Native Plants for Clay and Heavy Soils

Amending clay soil can be a difficult process. If it is not done properly, it can make growing conditions worse. Too little sand added to clay can result in a decrease in permeability (clay plus sand equals concrete). Sometimes amending heavy soil can lead to difficult drainage problems at the interface of the amended soil and the native soil. Water can collect in this area further aggravating poor drainage.

Because of this we recommend using plants that are adapted to your native soil and being especially careful with your gardening practices. Heavy soils often have poor aeration and a high water-holding capacity. For success with these conditions, water carefully. Watering too often will lead to root rot problems. Water well and slowly, allowing the water to fully permeate the soil without running off. Be sure to allow the soil to dry, though it is best not to let it become bone dry since this condition will pull water from the plants and can result in crusting and cracking of the soil.

The following is a list of native plants that can grow in soils with less than excellent drainage.  

Plant Names

Common Names

Chlorogalum pomeridianum

Coreopsis maritima

Dichelostemma pulchellum

Epilobium canum

Erigeron sp.

Erigeron glaucus

Eriophyllum confertiflorum

Eriophyllum nevinii 'Canyon Silver'

Fragaria chiloensis

Grindelia robusta

Heuchera maxima

Heuchera micrantha 'Martha Roderick'

Iris douglasiana

Iris douglasiana 'Canyon Snow'

Iris longipetala

Juncus patens

Keckiella cordifolia

Lilium humboldtii

Mimulus aurantiacus

Mimulus cardinalis

Nolina parryi

Oenothera hookeri

Oxalis oregana

Penstemon centranthifolius

Penstemon heterophyllus

Penstemon spectabilis

Polypodium californicum

Potentilla glandulosa

Ranunculus californicus

Salvia spathacea

Satureja douglasii

Sisyrinchium bellum

Solidago californica

Tanacetum camphoratum

Tellima grandiflora

Thalictrum fendleri var. polycarpum

Triteleia laxa

Woodwardia fimbriata

Yucca whipplei


Woody Shrubs and Trees

Acer macrophyllum

Alnus rhombifolia

Berberis fremontii

Calocedrus decurrens

Cercis occidentalis

Cercocarpus betuloides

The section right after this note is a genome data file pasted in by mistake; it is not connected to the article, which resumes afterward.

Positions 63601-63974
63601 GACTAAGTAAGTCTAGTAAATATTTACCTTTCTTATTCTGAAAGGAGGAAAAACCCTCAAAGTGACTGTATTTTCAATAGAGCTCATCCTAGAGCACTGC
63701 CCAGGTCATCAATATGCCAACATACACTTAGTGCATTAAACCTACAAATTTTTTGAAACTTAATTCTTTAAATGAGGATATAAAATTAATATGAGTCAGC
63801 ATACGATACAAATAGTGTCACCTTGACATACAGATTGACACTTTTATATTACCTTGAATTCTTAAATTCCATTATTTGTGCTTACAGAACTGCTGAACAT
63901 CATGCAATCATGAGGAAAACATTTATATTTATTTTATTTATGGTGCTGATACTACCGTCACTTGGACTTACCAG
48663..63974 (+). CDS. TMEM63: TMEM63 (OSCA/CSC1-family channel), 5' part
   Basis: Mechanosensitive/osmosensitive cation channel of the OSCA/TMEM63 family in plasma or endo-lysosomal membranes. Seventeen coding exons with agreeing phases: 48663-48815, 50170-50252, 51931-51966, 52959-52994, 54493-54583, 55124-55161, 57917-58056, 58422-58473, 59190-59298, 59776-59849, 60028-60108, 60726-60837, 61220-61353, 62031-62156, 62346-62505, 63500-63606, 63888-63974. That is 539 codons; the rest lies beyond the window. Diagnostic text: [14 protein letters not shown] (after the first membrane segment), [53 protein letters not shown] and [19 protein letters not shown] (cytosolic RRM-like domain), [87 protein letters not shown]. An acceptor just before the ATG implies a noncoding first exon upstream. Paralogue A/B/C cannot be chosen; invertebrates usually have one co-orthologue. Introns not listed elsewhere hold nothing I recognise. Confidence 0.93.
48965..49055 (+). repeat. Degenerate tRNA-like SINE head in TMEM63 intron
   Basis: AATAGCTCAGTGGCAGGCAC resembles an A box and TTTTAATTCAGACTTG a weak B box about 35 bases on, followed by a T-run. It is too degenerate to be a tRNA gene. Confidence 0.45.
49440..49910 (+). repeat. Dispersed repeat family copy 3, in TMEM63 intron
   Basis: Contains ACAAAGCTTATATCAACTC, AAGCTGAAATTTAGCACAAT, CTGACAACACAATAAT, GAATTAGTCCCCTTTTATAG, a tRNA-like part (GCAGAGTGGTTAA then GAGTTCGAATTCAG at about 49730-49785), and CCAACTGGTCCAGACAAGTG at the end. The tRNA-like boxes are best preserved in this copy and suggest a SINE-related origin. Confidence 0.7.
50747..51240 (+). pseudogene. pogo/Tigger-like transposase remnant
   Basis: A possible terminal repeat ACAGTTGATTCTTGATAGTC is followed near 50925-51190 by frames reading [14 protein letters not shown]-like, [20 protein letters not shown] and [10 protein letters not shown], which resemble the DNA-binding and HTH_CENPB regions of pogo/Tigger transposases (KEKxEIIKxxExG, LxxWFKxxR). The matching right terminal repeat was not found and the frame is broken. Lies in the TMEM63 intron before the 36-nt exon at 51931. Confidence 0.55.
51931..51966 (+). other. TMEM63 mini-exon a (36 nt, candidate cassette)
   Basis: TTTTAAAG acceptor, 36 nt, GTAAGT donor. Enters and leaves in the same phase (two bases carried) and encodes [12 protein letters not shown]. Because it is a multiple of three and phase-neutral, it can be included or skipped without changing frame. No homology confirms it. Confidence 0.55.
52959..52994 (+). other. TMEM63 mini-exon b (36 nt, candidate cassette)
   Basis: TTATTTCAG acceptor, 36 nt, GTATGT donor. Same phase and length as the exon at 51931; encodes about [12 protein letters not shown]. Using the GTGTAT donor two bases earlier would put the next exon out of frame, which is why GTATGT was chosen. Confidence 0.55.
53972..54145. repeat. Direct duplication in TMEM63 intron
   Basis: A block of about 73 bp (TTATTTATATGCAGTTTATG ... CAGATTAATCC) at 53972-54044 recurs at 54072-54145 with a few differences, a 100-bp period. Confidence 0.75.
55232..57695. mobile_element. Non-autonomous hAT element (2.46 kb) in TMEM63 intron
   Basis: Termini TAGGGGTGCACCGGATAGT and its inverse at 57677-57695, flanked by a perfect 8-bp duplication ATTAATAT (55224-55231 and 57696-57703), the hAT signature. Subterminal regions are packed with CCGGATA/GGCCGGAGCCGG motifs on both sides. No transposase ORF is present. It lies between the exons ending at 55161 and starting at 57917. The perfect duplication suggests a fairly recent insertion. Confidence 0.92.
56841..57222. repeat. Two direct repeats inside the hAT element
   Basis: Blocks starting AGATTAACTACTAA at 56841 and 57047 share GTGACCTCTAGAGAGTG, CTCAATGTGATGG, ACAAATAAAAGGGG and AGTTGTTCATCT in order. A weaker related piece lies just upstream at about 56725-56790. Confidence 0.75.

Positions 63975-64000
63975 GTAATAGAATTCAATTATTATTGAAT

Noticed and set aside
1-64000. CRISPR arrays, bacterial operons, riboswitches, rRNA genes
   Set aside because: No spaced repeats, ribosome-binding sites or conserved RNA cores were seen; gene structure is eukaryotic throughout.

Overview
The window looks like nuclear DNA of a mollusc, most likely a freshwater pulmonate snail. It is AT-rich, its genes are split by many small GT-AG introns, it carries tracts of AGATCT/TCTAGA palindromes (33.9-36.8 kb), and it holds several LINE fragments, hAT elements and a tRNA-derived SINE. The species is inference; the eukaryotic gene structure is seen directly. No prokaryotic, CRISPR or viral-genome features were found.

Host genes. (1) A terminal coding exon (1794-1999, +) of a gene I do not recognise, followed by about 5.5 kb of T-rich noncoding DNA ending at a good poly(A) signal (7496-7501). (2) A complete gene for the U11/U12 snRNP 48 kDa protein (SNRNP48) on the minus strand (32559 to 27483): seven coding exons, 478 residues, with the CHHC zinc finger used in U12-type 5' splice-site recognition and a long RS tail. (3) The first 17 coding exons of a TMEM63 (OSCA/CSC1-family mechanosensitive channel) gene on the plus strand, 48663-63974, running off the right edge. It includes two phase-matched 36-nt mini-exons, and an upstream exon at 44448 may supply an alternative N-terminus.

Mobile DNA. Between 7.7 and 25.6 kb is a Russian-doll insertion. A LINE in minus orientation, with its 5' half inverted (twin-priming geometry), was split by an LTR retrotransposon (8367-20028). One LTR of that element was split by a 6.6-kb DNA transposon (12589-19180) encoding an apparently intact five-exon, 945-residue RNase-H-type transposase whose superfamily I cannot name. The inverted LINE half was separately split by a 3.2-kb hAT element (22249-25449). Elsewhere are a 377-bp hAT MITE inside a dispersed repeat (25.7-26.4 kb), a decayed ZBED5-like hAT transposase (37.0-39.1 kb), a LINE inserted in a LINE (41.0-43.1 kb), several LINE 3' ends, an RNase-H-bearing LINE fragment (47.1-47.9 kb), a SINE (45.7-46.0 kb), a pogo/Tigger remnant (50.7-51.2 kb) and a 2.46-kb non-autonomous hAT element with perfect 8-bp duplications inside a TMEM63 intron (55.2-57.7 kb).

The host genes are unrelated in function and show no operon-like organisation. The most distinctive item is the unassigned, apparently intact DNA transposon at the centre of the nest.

Chamaecyparis lawsoniana

Chilopsis linearis

Cupressocyparis leylandii

Cupressus forbesii

Forestiera pubescens

Fraxinus dipetala

Isomeris arborea

Juniperus californica

Lavatera assurgentiflora

Lithocarpus densiflorus

Lonicera interrupta

Lonicera involucrata

Mahonia 'Golden Abundance'

Mahonia 'Skylark'

Mahonia aquifolium

Mahonia nevinii

Mahonia pinnata

Mahonia repens

Pinus attenuata

Pinus coulteri

Pinus sabiniana

Pinus torreyana

Potentilla fruticosa

Quercus agrifolia

Quercus chrysolepis

Quercus lobata

Rhamnus californica

Rosa californica

Washingtonia filifera

soap plant

sea dahlia

blue dicks

California fuchsia


seaside daisy

golden yarrow

Canyon Silver island snowflake

beach strawberry

gum plant

island alum root

Martha Roderick alum root

Douglas iris

Canyon Snow Douglas iris

coast iris

wire grass

heartleaf keckiella

Humboldt lily

bush monkeyflower

scarlet monkeyflower

Parry beargrass

Hooker’s evening primrose

redwood sorrel

scarlet bugler

foothill penstemon

showy penstemon

California polypody

sticky cinquefoil


hummingbird sage

yerba buena

blue-eyed grass

California goldenrod

dune tansy

Forest Frost fringe cup

meadow rue


giant chain fern

chaparral yucca



big-leaf maple

white alder

Fremont barberry

incense cedar

western redbud

birch-leaf mountain-mahogany

Lawson cypress

desert willow

Leyland cypress

Tecate cypress

desert olive

California ash


California juniper

tree mallow

cutleaf tanbark oak

chaparral honeysuckle


Golden Abundance barberry (RSABG Introduction)

Skylark barberry

Oregon grape

Nevin’s barberry

creeping barberry

creeping barberry

knobcone pine

Coulter pine

foothill pine

Torrey pine

shrubby cinquefoil

coast live oak

canyon live oak

valley oak


California rose

California fan palm